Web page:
AGE OF ANARCHY
Stoking the flames: ANC condemns looting and violence, ‘concerned’ about tweets from Zuma’s daughter
Mediators have been working behind the scenes to smooth over the bad blood between the ANC and the Zuma family, party Deputy Secretary-General Jessie Duarte said.
There is a love-hate feeling from the ANC towards one of its members, Duduzile Zuma-Sambudla, who has been sending out tweets calling on people to “let it burn” and warning: “you shall reap what you have sown” — by implication directed at President Cyril Ramaphosa.
ANC Deputy Secretary-General Jessie Duarte at a press conference on Monday, following a meeting of the party’s National Executive Committee (NEC), described the ANC’s relationship with the family of incarcerated former president Jacob Zuma as “good” and without antagonism. But she admitted that it was necessary to call in a mediator “who is talking to us and members of the family trying to calm down the anger of the family members a bit”. She didn’t give any details on whether it was working.
She said the ANC was concerned about the tweets of some members of the Zuma family, which some have said could have been seen as fanning the violence.
“We have seen the tweets,” Duarte said. She added that these didn’t only originate from Zuma-Sambudla, who wears an ANC doek in her profile picture, but from five others.
“She will have to answer and explain what her tweets mean and where they’re going to lead to,” Duarte said.
“Some are claiming that the tweets are fake, but if they are fake, then you remove the tweets and you don’t let it run for days on end.”
Duarte admitted there was factionalism in the ANC, but said Zuma’s imprisonment could not be used as an excuse for causing chaos.
“You cannot factionalise comrade Zuma, because it’s difficult for all of us that a leader of our movement is sentenced to 15 months for contempt of court,” she said. “[The violence] has its nexus that people began by being angry about the arrest of comrade Zuma and it fanned out from there.”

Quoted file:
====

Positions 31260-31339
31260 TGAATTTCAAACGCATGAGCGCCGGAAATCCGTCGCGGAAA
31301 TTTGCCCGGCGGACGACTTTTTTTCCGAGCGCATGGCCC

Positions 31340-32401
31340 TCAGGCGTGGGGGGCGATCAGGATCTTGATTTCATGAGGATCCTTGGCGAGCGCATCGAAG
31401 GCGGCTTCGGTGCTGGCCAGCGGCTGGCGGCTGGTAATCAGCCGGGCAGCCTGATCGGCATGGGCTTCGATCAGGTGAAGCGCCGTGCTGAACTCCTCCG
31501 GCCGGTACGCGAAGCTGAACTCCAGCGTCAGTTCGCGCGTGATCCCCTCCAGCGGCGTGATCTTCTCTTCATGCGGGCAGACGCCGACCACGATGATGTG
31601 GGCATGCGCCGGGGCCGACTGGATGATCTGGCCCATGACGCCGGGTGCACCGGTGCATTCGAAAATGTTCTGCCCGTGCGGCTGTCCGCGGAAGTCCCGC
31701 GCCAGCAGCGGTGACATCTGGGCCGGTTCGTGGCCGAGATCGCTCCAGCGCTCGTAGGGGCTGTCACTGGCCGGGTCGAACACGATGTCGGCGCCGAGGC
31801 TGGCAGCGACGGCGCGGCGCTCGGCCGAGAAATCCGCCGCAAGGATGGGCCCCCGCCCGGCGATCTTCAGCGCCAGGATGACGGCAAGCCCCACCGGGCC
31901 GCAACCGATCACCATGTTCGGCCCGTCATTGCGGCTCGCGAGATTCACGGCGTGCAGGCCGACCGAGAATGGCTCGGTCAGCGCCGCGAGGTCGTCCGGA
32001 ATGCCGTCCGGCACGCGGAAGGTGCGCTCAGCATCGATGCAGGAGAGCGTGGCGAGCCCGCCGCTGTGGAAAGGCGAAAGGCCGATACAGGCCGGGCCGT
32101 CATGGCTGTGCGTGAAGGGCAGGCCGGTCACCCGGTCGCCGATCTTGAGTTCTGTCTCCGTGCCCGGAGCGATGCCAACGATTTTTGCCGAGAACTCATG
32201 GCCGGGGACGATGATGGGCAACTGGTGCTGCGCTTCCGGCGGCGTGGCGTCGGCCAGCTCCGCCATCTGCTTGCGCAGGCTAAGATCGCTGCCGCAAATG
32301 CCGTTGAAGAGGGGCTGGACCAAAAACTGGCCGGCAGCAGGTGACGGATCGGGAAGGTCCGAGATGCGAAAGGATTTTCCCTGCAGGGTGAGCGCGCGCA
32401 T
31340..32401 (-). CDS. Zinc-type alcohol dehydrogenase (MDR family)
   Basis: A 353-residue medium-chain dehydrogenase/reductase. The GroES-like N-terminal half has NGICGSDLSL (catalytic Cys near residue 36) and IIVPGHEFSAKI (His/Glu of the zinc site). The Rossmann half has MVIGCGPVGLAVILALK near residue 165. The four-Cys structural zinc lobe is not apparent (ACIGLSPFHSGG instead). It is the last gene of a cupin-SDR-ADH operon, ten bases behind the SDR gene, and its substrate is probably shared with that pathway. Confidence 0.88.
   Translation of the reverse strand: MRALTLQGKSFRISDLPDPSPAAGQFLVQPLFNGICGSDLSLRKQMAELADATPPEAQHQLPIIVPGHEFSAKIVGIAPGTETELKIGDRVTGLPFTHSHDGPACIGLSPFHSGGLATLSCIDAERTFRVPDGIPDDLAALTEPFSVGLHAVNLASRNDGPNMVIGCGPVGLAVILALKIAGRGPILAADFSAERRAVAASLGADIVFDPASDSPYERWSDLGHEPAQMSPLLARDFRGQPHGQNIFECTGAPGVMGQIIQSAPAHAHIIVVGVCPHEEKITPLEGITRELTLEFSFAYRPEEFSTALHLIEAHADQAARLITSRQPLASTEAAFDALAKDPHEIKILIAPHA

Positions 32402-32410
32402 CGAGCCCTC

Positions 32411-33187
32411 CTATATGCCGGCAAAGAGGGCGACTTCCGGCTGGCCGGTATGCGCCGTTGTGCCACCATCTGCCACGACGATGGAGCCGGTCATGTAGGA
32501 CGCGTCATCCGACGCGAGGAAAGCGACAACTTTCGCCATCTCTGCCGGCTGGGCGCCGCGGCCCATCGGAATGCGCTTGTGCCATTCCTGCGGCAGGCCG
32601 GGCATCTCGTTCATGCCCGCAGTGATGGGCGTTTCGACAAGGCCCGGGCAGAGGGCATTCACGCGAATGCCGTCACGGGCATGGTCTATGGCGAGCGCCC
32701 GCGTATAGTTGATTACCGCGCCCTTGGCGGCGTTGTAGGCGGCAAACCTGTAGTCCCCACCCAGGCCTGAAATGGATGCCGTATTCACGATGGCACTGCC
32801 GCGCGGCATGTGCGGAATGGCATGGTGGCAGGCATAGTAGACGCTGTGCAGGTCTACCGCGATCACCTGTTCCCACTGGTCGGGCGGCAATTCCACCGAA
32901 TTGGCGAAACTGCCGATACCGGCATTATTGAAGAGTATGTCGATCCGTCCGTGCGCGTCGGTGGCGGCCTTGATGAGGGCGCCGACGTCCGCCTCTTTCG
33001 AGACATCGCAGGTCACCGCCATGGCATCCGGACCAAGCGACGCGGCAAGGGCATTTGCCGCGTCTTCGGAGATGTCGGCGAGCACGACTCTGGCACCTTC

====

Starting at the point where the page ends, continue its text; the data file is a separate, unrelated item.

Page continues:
Duarte contradicted assertions by Ramaphosa that the violence was tribal, saying that Zuma would not support this and that the wearing of traditional clothes, as supporters had done at Nkandla on the Sunday before Zuma was imprisoned, was “normal”.
Duarte said: “We all met today in the NEC and we were unanimous that we don’t want to see this violence and we condemn it unanimously.” In a structure in which there have been what the party sometimes euphemistically terms “robust debates”, such unanimity is rare and implies that the party is not openly divided on this issue.
Responding to a question over claims from ANC members that the violence and looting were fuelled by certain pro-Zuma ANC branches, Duarte said the leadership had “not detected structures of the ANC sitting down and having deliberate discussions to create this wave of violence”.
She added: “We must honestly say there are individuals who have been identified and handed names to police for investigation. We can’t deny that there has been a brewing of this, and it is unfortunate, because no amount of anger, frustration can move you to do this amount of damage that has been done. There is no recovery in any sense for many people.”
Duarte explained that, according to the ANC, there were “five to six” people in KwaZulu-Natal who had fuelled the looting, a “sub-region in Soweto with one person who is very vocal, very strong” and “one person in a sub-region in Mpumalanga”.
She said, “These are the people who are linked to the people who insist on 35% of the money that comes from local government [tenders]” and “it’s a bit more complex than a simple matter of ascribing it in the ANC”.
She said lists of places to be targeted circulating on social media showed that the looting had been planned because 80% of the places mentioned on those lists had been hit.
Hinting that the mainstream media should do some soul-searching too, Duarte said messages were repeated on social media as well as on traditional media and this “inspires these acts of wanton violence”.
The ANC in its statement also said that the violence and looting had a damaging effect on the economy and livelihoods — and that poor people could be making themselves poorer through these actions.
“Although there may be opportunist and adventurist acts of looting driven by hardship and poverty, the poor and marginalised will bear the brunt of this looting and destruction as critical public services are being disrupted, jobs are lost, access to safe and reliable public transport is being interrupted and several small businesses have been destroyed,” the party’s NEC said in its statement.
It called on law enforcement authorities to bring instigators to book and promised: “The ANC will act against any people within its own ranks who have fanned the flames of these uprisings and called for, or are in any way involved, in inciting such violence.”
The statement said while the NEC acknowledged that Zuma’s imprisonment was a “source of tension for some of our members”, its leaders “nevertheless urge members to remain calm and desist from acts which divide and weaken the organisation”. DM
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